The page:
Hilltopper at Roanoke in 1978.

The Hilltopper at Roanoke, Virginia in April 1978.

(Hikki Nagasaki, Public domain, via Wikimedia Commons)


Amtrak classic logo.


The Hilltopper was a passenger train operated by Amtrak in the Mid-Atlantic region of the United States. It ran daily from South Station in Boston, Massachusetts to Catlettsburg station in Catlettsburg, Kentucky. The 1,674 mi (2,694 km) run made 34 stops in 11 states and the District of Columbia.


A 1977 Map of the Hilltopper Route. Click to enlarge.

(Amtrak, Public domain, via Wikimedia Commons)



The Chicago-Norfolk Mountaineer, introduced in 1975, suffered from low ridership and high costs. Despite its failings, West Virginia senator Robert Byrd demanded that Amtrak replace it with another train on the Norfolk and Western Railway (N&W) to serve his rural constituents - and that the new train would use new Amfleet equipment and serve Washington, D.C. The Washington-Catlettsburg Hilltopper replaced the Mountaineer on June 1, 1977. The Hilltopper retained all Mountaineer stops between Catlettsburg and Petersburg, Virginia, while the James Whitcomb Riley (which had run combined with the Mountaineer west of Catlettsburg) continued to provide a Chicago connection. Only Norfolk and Suffolk, Virginia lost train service; a bus connection to Petersburg was provided.

The Hilltopper had warm supporters in Byrd and West Virginian congressman Harley Staggers but it was "cited by critics as an example of everything that was wrong with Amtrak".  Beginning on January 8, 1978, the Hilltopper was combined with the Night Owl, creating through service from Boston to Catlettsburg, Kentucky.  Even with this effort to improve its farebox recovery ratio, the train averaged 33 passengers per trip in 1978, dropping to between 2 and 15 per trip in 1979. Its average speed of 37.1 miles per hour (59.7 km/h) was the lowest on the long-distance system. Farebox recovery was a dismal 25%, with the train losing $200,000 per year.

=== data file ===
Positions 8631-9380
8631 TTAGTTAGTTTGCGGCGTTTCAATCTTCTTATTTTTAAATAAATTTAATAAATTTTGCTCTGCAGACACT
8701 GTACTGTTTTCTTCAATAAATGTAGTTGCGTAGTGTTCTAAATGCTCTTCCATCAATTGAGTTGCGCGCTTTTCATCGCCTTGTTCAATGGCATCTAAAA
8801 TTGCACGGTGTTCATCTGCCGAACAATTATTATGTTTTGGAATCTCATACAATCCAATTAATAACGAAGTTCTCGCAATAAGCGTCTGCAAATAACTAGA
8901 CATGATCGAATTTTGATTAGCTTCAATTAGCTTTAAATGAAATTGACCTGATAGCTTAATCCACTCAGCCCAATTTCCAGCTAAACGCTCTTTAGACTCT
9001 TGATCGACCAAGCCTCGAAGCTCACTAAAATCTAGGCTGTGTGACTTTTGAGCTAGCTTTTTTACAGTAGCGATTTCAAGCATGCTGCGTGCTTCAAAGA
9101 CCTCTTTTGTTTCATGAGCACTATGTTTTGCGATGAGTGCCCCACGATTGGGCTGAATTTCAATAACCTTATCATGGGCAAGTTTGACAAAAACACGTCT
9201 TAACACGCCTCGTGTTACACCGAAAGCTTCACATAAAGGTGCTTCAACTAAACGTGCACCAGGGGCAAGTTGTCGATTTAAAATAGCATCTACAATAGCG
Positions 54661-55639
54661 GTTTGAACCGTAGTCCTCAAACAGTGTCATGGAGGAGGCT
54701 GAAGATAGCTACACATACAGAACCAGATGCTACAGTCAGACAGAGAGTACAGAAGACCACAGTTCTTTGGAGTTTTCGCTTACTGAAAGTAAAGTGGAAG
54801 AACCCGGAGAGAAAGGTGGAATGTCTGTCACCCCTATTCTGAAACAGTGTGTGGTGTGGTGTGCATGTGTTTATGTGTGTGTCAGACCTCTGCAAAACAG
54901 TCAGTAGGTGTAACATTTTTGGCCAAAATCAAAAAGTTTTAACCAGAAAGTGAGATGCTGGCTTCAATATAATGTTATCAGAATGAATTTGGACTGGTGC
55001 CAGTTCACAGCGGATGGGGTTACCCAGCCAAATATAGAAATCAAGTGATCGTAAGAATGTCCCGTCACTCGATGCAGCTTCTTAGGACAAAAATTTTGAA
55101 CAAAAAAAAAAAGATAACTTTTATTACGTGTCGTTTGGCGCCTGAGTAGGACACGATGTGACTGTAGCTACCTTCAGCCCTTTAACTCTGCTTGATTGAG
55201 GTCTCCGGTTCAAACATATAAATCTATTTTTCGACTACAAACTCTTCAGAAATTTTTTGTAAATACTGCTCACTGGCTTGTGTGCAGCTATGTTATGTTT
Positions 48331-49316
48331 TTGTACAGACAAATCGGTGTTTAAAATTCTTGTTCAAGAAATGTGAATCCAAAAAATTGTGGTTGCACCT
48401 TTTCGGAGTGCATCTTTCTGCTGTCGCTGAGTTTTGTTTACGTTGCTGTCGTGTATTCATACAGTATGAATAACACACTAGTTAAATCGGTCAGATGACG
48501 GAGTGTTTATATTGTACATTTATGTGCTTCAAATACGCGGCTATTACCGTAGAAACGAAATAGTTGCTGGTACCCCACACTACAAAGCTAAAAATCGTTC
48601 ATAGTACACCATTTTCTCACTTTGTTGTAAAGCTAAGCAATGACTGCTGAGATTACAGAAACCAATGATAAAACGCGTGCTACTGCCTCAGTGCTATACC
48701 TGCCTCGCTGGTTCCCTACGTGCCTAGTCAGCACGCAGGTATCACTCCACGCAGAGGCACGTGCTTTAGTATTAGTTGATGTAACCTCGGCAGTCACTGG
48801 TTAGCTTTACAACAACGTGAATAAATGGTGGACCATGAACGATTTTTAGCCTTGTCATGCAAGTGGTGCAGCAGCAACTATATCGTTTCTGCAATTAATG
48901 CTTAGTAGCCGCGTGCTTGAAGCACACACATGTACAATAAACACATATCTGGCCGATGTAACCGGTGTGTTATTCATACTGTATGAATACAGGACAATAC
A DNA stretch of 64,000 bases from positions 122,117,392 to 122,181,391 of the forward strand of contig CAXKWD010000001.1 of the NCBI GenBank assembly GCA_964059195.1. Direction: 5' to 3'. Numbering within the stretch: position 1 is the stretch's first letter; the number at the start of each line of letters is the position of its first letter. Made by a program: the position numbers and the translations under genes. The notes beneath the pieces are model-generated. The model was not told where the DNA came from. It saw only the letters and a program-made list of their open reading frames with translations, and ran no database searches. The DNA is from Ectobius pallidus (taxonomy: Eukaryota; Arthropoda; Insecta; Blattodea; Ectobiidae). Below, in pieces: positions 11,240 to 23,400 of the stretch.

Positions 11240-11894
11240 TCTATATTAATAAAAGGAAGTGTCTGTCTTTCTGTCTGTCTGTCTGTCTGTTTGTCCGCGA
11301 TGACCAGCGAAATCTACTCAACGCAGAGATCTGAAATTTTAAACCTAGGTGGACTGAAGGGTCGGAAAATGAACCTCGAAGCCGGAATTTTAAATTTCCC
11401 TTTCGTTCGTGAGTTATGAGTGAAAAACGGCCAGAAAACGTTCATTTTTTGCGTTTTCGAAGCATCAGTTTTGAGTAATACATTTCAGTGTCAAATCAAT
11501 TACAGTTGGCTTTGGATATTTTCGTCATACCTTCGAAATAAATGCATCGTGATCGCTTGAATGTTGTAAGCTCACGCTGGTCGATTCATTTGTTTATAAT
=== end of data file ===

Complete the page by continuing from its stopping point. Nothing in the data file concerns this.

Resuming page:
The Hilltopper was one of five routes cut on October 1, 1979 as part of a reorganization by the Carter Administration, and the only of the five where no federal injunctions were obtained to keep service running. Many of the train's riders were former N&W employees with lifetime passes. The Night Owl continued to be run after the cut.

The end of the Hilltopper spelled the end of intercity rail service along much of its route in Southwest Virginia and West Virginia. However, one daily Northeast Regional round trip was extended from Lynchburg to Roanoke on October 31, 2017.


Proposed restored service

As recently as October 2019, passenger rail advocates are pushing for restoration of east-west service from Christiansburg and the Blue Ridge Mountains to the Hampton Roads area, via Roanoke, Lynchburg, Charlottesville, and Richmond with a "Commonwealth Corridor." This would be the first cross-Virginia passenger train since the Hilltopper.



Service type: Inter-city rail
Status: Discontinued
Locale: Eastern United States
Predecessor: Mountaineer
First service: June 1, 1977
Last service: September 30, 1979
Former operator: Amtrak
Route Termini: Boston, Massachusetts / Catlettsburg, Kentucky
Stops: 34
Distance traveled: 1,674 miles (2,694 km)
Average journey time: 26 hours 35 minutes
Service frequency: Daily
Train numbers: 34, 35 (until January 8, 1978); 66, 67
On-board services
Classes: Sleeping car service (Boston-Washington), Reserved and unreserved coach
Catering facilities: On-board café
Rolling stock: Amfleet coaches
Track gauge: 4 ft 8+1⁄2 in (1,435 mm)
Track owners: Amtrak, RF&P, N&W